The economic benefits of the cannabis industry garner a vast majority of the headlines, but those of us that have put in years upon years fighting the Drug War know that keeping people out of prison, along with helping sick and disabled patients, remain the foundation of the legalization movement. Unfortunately, too many victims of the War on Drugs are now unable to enter the cannabis industry, either due to their convictions or because of the financial toll that their arrests, prosecutions, and convictions have placed upon them. It is good to see that some localities and states are trying to make amends.
I’m proud that my home city of Portland, Oregon, despite the criticisms that I have about its local regulations, has done something to step up to the plate as The Skanner reported:
As one of the fastest growing industries in the United States, cannabis is still largely leaving African Americans out of the race – with only one percent of dispensaries owned by a Black person.
Some, however, are adamantly trying to change that statistic. In March 2017, a group of cannabis business owners, policy makers and activists drafted the first-ever cannabis bill that would assist those harmed by racial disparities in drug law by providing them opportunities within the cannabis economy – through business ownership, certification, and even record expungement.
Locally, the city of Portland passed a milestone last year when voters approved a three percent tax on recreational cannabis, a portion of which will help fund programs that support workforce development and minority-owned cannabis businesses.
It’s awesome to see Sacramento, California, also joining the fight, according to The Sacramento Bee:
The Sacramento City Council took a big step Thursday toward giving minority business owners and residents of disadvantaged neighborhoods better access to the billion-dollar cannabis industry.
The Council unanimously approved the Cannabis Opportunity Reinvestment and Equity (CORE) program after months of fine-tuning.
Council members said the program would allow those impacted most by the “War on Drugs” to open a cannabis business without paying thousands of dollars in permit fees. It also will provide support to entrepreneurs to help them navigate the permitting process.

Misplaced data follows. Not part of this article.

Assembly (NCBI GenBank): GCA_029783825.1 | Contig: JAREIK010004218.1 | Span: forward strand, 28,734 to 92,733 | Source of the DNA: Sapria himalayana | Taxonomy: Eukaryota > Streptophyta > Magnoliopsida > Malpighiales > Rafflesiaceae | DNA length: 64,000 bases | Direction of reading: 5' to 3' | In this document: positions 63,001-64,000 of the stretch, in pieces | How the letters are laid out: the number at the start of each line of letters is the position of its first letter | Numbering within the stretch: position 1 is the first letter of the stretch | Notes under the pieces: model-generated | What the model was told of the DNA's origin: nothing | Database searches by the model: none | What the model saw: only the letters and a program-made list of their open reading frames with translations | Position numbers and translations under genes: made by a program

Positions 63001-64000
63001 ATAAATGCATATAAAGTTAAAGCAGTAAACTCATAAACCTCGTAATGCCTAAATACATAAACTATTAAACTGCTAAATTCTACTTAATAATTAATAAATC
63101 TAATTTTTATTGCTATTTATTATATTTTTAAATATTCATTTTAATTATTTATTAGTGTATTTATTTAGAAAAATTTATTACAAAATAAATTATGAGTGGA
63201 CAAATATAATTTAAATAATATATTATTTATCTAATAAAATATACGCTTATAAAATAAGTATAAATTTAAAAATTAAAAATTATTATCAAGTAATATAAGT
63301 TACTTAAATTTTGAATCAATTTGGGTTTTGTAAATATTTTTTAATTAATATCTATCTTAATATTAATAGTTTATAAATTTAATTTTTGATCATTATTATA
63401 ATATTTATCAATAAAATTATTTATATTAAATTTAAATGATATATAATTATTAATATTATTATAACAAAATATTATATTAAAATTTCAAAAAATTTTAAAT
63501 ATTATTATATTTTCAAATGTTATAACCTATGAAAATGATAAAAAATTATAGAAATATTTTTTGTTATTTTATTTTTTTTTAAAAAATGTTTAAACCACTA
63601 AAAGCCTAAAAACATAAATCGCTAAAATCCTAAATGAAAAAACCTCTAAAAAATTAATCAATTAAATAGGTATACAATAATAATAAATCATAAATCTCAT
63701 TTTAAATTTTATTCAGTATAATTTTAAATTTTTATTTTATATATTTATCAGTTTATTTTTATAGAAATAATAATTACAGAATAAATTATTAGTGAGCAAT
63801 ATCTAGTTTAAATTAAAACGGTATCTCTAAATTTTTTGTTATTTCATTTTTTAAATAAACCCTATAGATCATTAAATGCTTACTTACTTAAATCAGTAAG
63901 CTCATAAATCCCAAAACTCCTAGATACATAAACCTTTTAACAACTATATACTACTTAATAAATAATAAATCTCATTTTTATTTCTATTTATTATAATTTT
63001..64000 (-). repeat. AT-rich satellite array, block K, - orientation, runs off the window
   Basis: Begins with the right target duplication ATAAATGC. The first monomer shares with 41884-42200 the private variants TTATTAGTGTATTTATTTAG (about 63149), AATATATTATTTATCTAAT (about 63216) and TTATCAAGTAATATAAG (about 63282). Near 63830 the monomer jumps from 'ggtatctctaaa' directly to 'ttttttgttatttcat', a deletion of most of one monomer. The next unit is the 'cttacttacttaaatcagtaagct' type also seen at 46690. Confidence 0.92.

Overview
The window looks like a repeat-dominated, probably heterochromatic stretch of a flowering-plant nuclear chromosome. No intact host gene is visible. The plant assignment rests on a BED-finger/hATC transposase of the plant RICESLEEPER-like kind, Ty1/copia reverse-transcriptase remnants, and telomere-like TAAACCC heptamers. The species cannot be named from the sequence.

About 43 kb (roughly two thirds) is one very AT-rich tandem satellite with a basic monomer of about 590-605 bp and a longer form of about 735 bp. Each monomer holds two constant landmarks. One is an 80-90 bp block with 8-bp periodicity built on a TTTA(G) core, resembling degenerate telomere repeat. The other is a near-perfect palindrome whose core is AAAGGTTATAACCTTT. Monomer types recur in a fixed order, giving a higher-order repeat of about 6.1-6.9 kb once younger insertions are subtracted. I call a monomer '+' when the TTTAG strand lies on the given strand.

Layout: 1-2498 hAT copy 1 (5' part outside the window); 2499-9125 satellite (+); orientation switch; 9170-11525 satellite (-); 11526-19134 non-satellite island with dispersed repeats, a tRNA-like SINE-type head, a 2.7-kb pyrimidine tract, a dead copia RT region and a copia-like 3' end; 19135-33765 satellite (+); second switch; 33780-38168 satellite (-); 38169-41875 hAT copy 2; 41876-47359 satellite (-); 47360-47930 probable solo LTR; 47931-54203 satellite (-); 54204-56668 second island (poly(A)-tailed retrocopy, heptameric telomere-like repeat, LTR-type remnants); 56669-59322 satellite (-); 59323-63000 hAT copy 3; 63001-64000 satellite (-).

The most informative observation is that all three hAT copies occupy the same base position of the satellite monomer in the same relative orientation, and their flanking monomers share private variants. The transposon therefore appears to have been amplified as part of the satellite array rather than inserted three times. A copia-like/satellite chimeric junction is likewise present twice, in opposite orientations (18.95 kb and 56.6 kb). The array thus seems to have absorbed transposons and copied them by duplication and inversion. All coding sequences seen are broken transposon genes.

And Massachusetts is leading the way with statewide social equity and economic empowerment programs, led by activist Shaleen Title, who was named the Bay State’s top regulator, as detailed by Tom Angell in Forbes:
Participation in the social equity program is available to people who have a past drug conviction or are married to or the child of a person with a drug conviction. It is also open to residents of “areas of disproportionate impact” under the drug war and whose income is sufficiently low. Those who qualify can receive training and technical assistance in employee recruitment and management, accounting, tax compliance, raising capital and other areas.
Regulators also launched a separate economic empowerment program that gave priority application review status to businesses that met criteria such as majority ownership of people of color or a majority of whose employees have drug convictions.
At a recent meeting of the commission, Title laid into municipalities that, in her view, are requiring marijuana business license seekers to pay excessive fees, a situation which she says creates “obstacles to the commission’s mission statement, which is to safely, equitably and productively implement the law.”
All of us at the International Cannabis Business Conference are activists first, while we want to see businesses thrive, we want to end the Drug War and assist those that have been hurt by the disastrous War on Drugs. At the upcoming ICBC in Portland, this September 27th-28th, we’ll be hearing pitches from some local mom-and-pop businesses for a chance to win $10,000 no strings attached. One of the factors in naming a finalist is what they have done to help in the Drug War. As all of us participate in the cannabis industry, as advocates, entrepreneurs, investors, or consumers, let’s all keep in mind the underlying foundations of our movement. Let’s use our talent, voice, and dollars to help end prohibition and do our best to fix decades of Drug War injustices.